"Dynamic network impairments underlie cognitive fluctuations in Lewy body dementia" Elie Matar, Kaylena A. Ehgoetz Martens, Joseph R. Phillips, Gabriel Wainstein, Glenda M. Halliday, Simon J. G. Lewis, 2 and James M. Shine NPJ Parkinsons Dis. 2022; 8: 16 doi: 10.1038/s41531-022-00279-x (2022)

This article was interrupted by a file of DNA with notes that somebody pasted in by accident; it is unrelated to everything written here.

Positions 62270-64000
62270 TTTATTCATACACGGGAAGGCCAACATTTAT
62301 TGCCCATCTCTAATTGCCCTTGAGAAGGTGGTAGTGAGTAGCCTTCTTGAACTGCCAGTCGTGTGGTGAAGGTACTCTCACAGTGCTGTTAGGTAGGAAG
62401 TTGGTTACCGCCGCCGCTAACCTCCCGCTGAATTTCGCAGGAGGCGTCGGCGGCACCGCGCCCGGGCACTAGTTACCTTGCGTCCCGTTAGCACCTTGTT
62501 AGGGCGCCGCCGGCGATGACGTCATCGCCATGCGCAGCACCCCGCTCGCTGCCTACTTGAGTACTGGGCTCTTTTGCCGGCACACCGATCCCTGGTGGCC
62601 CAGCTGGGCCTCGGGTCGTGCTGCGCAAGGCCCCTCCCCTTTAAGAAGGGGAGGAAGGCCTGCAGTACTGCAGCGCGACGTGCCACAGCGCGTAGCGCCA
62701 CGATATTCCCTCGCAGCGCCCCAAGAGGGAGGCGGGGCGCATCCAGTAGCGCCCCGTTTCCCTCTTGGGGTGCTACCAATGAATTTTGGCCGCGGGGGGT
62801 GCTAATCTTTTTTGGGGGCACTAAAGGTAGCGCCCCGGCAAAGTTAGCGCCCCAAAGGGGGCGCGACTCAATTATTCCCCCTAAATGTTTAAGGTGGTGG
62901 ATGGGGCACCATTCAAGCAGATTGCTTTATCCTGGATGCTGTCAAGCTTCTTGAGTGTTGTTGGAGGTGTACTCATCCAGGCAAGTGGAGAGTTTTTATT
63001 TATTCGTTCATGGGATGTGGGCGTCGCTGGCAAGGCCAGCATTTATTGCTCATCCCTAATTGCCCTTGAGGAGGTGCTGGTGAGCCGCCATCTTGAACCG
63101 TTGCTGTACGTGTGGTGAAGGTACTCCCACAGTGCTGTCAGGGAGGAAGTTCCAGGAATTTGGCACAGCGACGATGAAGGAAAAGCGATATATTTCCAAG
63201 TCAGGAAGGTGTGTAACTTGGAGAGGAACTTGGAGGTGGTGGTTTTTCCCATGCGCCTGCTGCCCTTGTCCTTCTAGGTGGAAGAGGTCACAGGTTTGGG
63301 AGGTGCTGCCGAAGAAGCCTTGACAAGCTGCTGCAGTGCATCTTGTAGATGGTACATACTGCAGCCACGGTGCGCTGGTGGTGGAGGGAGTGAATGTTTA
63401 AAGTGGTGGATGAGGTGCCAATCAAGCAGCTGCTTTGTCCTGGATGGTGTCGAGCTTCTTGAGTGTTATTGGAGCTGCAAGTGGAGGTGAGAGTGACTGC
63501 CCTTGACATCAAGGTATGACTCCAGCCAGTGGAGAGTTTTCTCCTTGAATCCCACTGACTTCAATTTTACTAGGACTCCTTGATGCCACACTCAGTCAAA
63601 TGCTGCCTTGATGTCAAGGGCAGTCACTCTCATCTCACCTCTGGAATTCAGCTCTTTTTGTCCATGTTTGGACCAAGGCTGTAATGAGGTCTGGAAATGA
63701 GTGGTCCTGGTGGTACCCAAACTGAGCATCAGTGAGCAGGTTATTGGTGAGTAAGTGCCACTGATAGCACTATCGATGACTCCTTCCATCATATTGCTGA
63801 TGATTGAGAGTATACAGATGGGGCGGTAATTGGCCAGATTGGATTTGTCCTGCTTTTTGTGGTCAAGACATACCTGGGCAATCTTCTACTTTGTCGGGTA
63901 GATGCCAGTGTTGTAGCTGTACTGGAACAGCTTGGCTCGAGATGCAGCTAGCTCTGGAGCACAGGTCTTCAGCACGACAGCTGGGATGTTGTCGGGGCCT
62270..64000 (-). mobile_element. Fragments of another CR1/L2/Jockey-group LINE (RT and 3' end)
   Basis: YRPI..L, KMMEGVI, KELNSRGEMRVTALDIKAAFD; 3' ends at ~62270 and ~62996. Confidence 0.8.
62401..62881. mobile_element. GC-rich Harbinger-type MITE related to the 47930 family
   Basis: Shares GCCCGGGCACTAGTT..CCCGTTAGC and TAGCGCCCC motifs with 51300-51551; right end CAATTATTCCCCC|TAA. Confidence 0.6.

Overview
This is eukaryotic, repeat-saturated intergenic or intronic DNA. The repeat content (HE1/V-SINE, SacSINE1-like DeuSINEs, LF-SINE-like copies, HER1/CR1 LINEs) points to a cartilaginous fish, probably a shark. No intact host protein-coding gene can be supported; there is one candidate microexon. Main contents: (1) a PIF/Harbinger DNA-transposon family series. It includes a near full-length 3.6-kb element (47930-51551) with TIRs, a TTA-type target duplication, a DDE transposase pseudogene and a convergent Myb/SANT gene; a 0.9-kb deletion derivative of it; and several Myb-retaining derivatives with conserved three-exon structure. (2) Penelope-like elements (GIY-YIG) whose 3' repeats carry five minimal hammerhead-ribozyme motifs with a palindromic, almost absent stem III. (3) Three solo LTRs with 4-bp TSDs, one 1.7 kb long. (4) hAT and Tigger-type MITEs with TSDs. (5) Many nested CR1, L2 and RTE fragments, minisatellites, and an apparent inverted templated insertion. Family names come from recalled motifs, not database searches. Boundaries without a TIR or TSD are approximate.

Cognitive fluctuations are one of the most common and characteristic symptoms of Dementia with Lewy bodies (DLB) and are marked by significant variation in attention, consciousness (wakefulness) and cognitive abilities over time. Despite being an important ‘core’ diagnostic feature, we don’t have a good mechanistic understanding of cognitive fluctuations and objective biomarkers of this symptom are lacking. In this study, we used dynamic functional MRI to study the potential neural correlates of fluctuations. In the resting state, the brains of healthy consciousness are usually characterized at the network level by integration (many parts of the brain connected to each other over long distances) and temporal variability (the connection patterns re-arranging themselves frequently to accommodate fluid and changing brain states). In this study, we found that patients with fluctuations tend to display whole-brain network characteristics of reduced integration and reduced temporal variability compared to controls. Using the Allen’s brain atlas we found regions with especially less integration overlapped with areas that express specific cholinergic and noradrenergic receptors. These results provide us with an avenue to investigate dynamic imaging as a biomarker of fluctuations and also suggest possible therapeutic options (cholinergic and noradrenergic promoting agents).